MAY 5, 2015 ... National studies have shown: mentoring decreases re-offense rates by about 35%. Having long run a Mentoring Program for our Residential clients, in July 2012 Guest House piloted the program’s expansion to women before they are released from incarceration. The pilot site was the Arlington County Detention Facility, and we hoped up to 20 inmates would enroll during that pilot year. Since then—including the pilot year and a two-year rollout—more than 80 pre-release women have become involved, also encouraging other women to enroll. “The response has been extremely positive,” says Mary Lou Dunford, the Guest House Program Coordinator.
"When an individual has someone with whom they can talk and get encouragement, it’s a special visit from a special person and it opens their minds: it allows them to see new options, feel renewed hope and resolve to better their lives.”
—MARY LOU DUNFORD, Coordinator, Guest House Pre-Release Mentoring Program
Each inmate-mentee is paired with one of our volunteer mentors. They meet for an hour a week, often continuing the contact post-release, as many of the mentees enter the Guest House Residential Program or non-residential programs such as Guest House Outreach, the Arlington Drug Court and halfway houses.
Interest has grown to the point where there are more applicants than volunteer mentors. To help fill the gap, several inmates worked with our Program Coordinator to set up a Group Mentoring Program, wherein experienced mentees serve as “peer mentors” to other women. They meet biweekly as a group. “The inmates help each other by sharing their own stories and lessons learned and by giving advice in a non-judgmental way,” explains Mary Lou.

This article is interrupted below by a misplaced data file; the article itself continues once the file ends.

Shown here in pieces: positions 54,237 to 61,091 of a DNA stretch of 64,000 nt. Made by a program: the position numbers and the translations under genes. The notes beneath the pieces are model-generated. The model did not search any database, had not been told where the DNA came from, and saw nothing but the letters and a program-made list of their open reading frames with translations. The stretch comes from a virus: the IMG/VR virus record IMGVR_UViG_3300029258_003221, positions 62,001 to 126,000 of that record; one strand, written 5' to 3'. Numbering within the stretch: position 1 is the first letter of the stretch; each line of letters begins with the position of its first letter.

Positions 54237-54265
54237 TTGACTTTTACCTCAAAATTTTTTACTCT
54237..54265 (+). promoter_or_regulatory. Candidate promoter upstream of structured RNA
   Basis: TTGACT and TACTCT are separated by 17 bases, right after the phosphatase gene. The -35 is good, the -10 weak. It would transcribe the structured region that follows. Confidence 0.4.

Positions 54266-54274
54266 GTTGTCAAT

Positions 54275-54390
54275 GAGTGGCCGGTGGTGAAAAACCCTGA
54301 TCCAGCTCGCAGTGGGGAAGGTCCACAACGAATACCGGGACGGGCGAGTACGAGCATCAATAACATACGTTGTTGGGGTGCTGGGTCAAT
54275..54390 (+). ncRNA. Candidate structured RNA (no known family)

Regarding the program’s overall success and importance since 2012, Mary Lou elaborates: “Many inmates receive no visitors or communication from the outside world and rarely meet with their case managers or attorneys. When an individual has someone with whom they can talk and get encouragement, it’s a special visit from a special person and it opens their minds: it allows them to see new options, feel renewed hope and resolve to better their lives.”
Guest House thanks the pilot-year funders: the Washington Forrest Foundation, the Arlington Community Foundation and Arlington County’s Community Development Fund. The latter went on to fund the program’s rollout, for which we are extremely grateful. At this time, Guest House is seeking continued program funding—for this is work that makes a real difference to the women, to their families’ futures and to the community overall.
Volunteer Mentors Needed!
If you're interested in serving as a Guest House mentor, whether in the Pre-Release Program or in our Residential Program, please let us know. We will provide orientation, training and other supports you would need.
Kim Bauer, Volunteer Coordinator